When the Defendant Has TBI


Forensic psychiatrist and The Crime Report blogger Erik Roskes relates the odyssey of a young man who became involved in the criminal justice system after sustaining a traumatic brain injury.

Zack is a 38-year-old man who had no mental health history into his early adulthood. He was an occasional user of marijuana and a weekend drinker, and he experimented with cocaine and amphetamines, but never used these latter drugs regularly. At age 26, he was in a low-speed motorcycle accident, resulting in a brief (less than an hour) period of unconsciousness, and no obvious problems in the immediate aftermath of the accident other than a broken arm.

During the next several years, Zack began to engage in more risky behaviors, including heavier drug use and speeding on his motorcycle. When he was 29, working on a construction site, he fell about three stories, sustaining a much more severe traumatic brain injury (TBI). On this occasion, Zack was in a coma for over two weeks, and required many months of rehabilitation and therapy before he could walk independently.

Over the years since the second brain injury, Zack was noted to be very impulsive, frequently engaging in fights with family, strangers, and the police. He was found to be eligible for state-funded services for people with adult-onset TBIs. However, after a year in a placement in which he was doing well, Zack decided he no longer wanted the services, preferring to live independently, against the advice of his treatment providers. He resumed his use of alcohol and drugs when not in a restricted environment. Eventually, he was charged with disorderly conduct, failing to obey an order, and resisting arrest.

Upon review, the court deferred trying the case, recommending that Zack return to a treatment or rehabilitation program. Instead, Zack stayed for a few weeks with his brother, but his behavior became too frightening to his brother and his brother's family. He became homeless, and missed a review hearing. When he did finally appear back in court, he was convicted of the charges. However, the court and his public defender were concerned that he would not do well in jail or prison, given his difficulties stemming from his TBI, and sentencing was deferred, again with a recommendation that he seek care.

During the next year, he again became homeless again. Finally, misbehaving in public again, the police decided not to arrest him but instead brought him to a local emergency room. He was found to be intoxicated and psychotic, and over several days in the ER, he stabilized and returned to his current baseline, which included impulsivity and poor frustration tolerance, but a rather friendly demeanor overall.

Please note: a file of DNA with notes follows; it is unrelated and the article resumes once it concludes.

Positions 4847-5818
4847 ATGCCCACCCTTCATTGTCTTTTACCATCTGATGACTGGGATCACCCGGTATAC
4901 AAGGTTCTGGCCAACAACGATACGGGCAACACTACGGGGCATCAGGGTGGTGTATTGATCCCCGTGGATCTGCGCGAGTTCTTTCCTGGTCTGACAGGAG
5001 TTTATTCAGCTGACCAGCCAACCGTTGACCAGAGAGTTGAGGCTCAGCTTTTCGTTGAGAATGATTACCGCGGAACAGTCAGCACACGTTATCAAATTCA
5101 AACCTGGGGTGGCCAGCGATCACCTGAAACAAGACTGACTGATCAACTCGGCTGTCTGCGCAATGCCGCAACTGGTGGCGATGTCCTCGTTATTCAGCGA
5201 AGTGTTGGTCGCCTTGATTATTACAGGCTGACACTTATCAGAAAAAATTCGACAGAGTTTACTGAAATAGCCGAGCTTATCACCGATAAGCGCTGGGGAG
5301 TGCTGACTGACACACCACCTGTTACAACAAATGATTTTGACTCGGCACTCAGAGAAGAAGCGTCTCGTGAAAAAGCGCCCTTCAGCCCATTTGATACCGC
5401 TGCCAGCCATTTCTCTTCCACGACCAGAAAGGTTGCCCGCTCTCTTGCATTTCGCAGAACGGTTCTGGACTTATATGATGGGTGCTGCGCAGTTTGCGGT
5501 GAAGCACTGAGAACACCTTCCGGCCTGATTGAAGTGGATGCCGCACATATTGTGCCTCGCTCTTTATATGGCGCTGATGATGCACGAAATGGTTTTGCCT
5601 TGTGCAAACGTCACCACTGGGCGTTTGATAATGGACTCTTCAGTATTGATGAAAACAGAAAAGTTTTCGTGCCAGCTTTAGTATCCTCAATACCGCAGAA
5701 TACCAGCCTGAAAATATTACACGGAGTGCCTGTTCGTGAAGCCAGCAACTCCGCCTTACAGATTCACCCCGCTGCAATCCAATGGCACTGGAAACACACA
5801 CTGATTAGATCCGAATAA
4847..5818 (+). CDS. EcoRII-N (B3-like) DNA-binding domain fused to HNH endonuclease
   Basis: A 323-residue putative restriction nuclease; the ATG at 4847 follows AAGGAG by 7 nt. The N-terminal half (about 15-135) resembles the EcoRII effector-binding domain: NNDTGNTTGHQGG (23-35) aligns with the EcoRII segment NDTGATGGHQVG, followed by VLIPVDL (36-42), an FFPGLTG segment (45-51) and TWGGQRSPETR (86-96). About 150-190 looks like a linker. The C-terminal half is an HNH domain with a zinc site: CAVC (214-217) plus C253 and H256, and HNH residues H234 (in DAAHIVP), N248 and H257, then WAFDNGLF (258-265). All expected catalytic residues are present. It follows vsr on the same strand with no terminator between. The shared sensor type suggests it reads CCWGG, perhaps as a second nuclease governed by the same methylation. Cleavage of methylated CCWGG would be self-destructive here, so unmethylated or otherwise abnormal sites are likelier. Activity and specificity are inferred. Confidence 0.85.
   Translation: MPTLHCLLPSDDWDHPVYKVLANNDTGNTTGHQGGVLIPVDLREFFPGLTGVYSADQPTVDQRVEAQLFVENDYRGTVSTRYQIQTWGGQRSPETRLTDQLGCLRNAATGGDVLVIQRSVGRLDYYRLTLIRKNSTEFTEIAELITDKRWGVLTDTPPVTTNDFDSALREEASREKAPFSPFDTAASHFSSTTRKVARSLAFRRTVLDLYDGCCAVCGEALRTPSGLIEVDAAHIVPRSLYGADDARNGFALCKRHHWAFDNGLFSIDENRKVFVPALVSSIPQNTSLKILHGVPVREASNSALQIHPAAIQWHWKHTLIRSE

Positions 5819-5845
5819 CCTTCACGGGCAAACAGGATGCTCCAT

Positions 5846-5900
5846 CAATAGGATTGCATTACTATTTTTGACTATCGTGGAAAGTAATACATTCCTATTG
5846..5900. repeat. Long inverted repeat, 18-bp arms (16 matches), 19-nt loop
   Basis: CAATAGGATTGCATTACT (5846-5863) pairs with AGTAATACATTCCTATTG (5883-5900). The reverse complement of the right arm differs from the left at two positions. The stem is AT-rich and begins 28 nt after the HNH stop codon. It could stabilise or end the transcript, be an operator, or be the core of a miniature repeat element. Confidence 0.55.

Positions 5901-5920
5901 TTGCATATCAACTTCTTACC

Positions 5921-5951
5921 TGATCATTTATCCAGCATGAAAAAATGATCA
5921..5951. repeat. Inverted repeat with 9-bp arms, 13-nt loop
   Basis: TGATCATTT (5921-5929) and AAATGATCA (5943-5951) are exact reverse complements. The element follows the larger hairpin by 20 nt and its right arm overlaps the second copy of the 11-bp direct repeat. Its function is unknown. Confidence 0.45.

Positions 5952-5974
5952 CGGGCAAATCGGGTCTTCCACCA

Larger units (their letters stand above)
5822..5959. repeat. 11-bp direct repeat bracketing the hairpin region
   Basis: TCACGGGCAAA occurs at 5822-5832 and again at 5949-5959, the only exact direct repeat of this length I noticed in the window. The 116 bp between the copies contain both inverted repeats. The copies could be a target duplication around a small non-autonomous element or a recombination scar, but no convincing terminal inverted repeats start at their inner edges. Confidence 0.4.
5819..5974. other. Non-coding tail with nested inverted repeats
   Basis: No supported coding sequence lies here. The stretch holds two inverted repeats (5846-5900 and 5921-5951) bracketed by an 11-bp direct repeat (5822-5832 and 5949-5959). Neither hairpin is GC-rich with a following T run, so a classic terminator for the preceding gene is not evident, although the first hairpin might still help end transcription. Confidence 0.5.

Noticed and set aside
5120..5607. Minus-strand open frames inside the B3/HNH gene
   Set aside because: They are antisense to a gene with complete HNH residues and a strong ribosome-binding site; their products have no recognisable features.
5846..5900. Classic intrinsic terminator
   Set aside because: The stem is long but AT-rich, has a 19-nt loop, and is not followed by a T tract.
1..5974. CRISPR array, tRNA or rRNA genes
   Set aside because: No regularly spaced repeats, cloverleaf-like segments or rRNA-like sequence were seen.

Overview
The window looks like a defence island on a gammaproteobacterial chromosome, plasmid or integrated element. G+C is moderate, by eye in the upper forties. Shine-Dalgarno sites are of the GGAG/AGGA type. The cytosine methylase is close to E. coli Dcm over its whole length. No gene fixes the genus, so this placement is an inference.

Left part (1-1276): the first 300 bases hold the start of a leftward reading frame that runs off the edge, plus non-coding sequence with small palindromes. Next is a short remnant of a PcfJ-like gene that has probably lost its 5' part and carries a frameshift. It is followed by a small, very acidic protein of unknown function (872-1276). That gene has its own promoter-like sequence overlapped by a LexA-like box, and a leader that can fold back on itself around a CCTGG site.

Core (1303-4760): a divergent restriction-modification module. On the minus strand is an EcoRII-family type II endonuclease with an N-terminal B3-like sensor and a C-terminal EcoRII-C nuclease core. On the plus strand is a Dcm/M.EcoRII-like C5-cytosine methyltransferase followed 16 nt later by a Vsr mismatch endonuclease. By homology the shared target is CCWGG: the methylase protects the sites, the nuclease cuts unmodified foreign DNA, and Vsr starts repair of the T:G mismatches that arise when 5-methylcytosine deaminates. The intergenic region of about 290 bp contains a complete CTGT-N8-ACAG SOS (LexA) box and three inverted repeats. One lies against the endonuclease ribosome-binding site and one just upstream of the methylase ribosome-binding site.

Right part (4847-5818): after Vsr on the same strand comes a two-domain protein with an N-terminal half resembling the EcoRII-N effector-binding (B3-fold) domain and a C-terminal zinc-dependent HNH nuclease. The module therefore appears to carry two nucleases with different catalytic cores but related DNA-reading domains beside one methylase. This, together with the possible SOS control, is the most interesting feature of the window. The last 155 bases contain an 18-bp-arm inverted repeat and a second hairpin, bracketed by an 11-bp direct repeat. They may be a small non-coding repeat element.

The hospital's psychiatry unit declined to admit him, as his symptoms related to a brain injury and not a psychiatric illness. The neurology and medical units refused him, as his presentation after stabilization did not represent an acute illness but rather his long-term TBI-related problems. He remained in the ER for over two weeks, until the court (remember, he still had an open case) ordered him admitted to the state psychiatric unit for a competency evaluation.

On admission, it was evident that Zack was not receiving the sorts of treatment, rehabilitation, or management that he required. The state hospital staff learned that the only way to access TBI services was to arrange for his admission to a TBI unit at a publicly funded rehabilitation hospital. Time was of the essence—his Medicaid would be terminated if he remained in the state psychiatric hospital for more than 30 days under a court-commitment. If that happened, the only way he could again become Medicaid eligible would be to have his court commitment resolved. Of course, as you recall, the way the court wanted to resolve the case was to get him into a treatment program. A real Catch 22, right?

As it happened, we at the state hospital were able to collaborate with the state's TBI program to orchestrate a rapid transfer from the psychiatric hospital to the TBI unit at the rehabilitation facility. This took many hours of work, but with the collaborative approach on the part of staff at both hospitals, at the state's TBI program, and the support of the state's psychiatric and medical administrators, as well as the Court and counsel, Zack was transferred to the TBI unit last week.

The next steps include ensuring that he has long-term care Medicaid and then identifying the proper program for his ongoing treatment and rehabilitation.

Had it not been for a judge interested in doing the right thing, rather than the easy thing, Zack would likely have ended up in jail or prison, where he would likely not do well given his impulsivity and poor frustration tolerance. Many readers will be aware of the recent attention to TBI in professional sports. We can expect many many more, given the numbers of war veterans returning with TBI's.

How many Zack's are there in jails and prisons? How can society get them needed care, treatment, and rehabilitation in order to avoid these terrible outcomes?

Erik Roskes is a forensic psychiatrist and currently the Director of Forensic Services at the Springfield Hospital Center in Maryland. The opinions expressed are those of the author only, and do not represent those of any of Dr. Roskes' employers or consultees, including the Maryland Department of Health and Mental Hygiene.

Photo by jugbo via Flickr.

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